One of the keys to successful food preparation is knowing how to store and maintain your ingredients. While oils and shortenings may not seem like they need to be carefully stored in order to remain fresh, taking certain steps to properly preserve them can actually be quite valuable. By understanding factors to consider when storing oils and shortenings, as well as the best ways to preserve them long-term, you’ll be set up for success when cooking.
Considerations for Proper Oil & Shortening Storage
The first thing to understand when storing oils and shortenings is the shelf life of both. Cooking oils typically last for about a year when kept stable, and shortenings are good for two years when unopened and approximately three months once they are opened. Depending on the type of oil or shortening – variations range from canola and corn oil to all-purpose and donut frying shortening – these time frames can vary, however.
Unsurprisingly, shelf life also depends heavily on how the products are kept. The quality of stored oils and shortenings can diminish over time when the ingredients’ packaging is not sealed properly or is exposed to too much light. It’s also important to consider contamination risks when storing oils and shortenings. Making a conscious effort to keep the ingredients away from heavily odored items that could potentially spoil your product is wise.
The Best Ways to Store Oils & Shortenings
To ensure your oils and shortenings are stable for as long as possible, there are a few best practices you should follow when storing them. We recommend keeping the products in their original packaging and limiting significant oxygen exposure to the containers. Proper ventilation is important to avoid the build-up of moisture, however, so the ingredients should have some access to fresh air. Finally, try to keep oils and shortenings away from direct sunlight by storing them in a cool, dry place, such as the interior of a pantry or cabinet.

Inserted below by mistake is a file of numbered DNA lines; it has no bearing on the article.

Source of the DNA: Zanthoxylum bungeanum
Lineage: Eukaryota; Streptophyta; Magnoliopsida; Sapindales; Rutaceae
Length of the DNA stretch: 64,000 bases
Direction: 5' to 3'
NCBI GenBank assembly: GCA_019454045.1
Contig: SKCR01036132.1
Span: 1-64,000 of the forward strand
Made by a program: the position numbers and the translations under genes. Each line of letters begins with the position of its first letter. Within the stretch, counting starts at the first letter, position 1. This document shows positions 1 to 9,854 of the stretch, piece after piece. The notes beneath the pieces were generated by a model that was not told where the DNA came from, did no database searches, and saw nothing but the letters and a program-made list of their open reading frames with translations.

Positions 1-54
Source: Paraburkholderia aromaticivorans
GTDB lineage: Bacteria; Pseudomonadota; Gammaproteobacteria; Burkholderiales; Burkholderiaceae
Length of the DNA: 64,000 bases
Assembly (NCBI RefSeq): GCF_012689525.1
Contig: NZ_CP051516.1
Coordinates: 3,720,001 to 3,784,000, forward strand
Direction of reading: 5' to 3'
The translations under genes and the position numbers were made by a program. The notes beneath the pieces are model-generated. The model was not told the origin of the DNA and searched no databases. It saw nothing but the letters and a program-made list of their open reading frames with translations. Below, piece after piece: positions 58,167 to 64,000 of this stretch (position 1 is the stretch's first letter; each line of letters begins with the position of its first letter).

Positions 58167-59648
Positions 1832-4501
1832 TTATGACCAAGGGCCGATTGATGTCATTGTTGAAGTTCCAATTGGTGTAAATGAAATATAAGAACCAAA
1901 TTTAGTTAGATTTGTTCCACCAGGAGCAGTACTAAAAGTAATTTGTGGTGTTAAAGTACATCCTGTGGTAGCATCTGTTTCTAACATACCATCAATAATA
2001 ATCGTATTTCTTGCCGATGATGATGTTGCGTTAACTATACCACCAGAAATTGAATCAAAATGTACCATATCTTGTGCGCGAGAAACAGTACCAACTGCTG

Preserving Oils & Shortenings for Future Use
If you’re interested in preserving oils and shortenings past their expiration date, freezing or refrigerating them is a possibility. For oils in particular, doing this will keep the product fresh for longer; just make an effort to let the oils thaw to a room temperature before using them to ensure their quality. It is recommended that shortening not be kept in the refrigerator, but freezing the product for up to one year is an acceptable way to extend shelf life.
While taking these steps will keep oils and shortenings stable for a longer period of time, it’s still important to change out your oils and shortenings semi-regularly and not keep them too long. Once oils and shortening have eventually gone bad, there are a few signs to look out for. Expired cooking oil typically has a bad smell and tastes sweet or fermented. While it likely won’t make you sick, consuming bad oil still isn’t fun. As for shortenings, this ingredient will harden, darken in color, and smell off once it’s out of date.
There isn’t one correct way to preserve your oils and shortenings, but learning the steps you can take to better do so and paying attention to how you’re storing your ingredients is important. For additional insights on storing oils and shortenings, contact us – we’d be happy to help determine the best preservation method for your situation.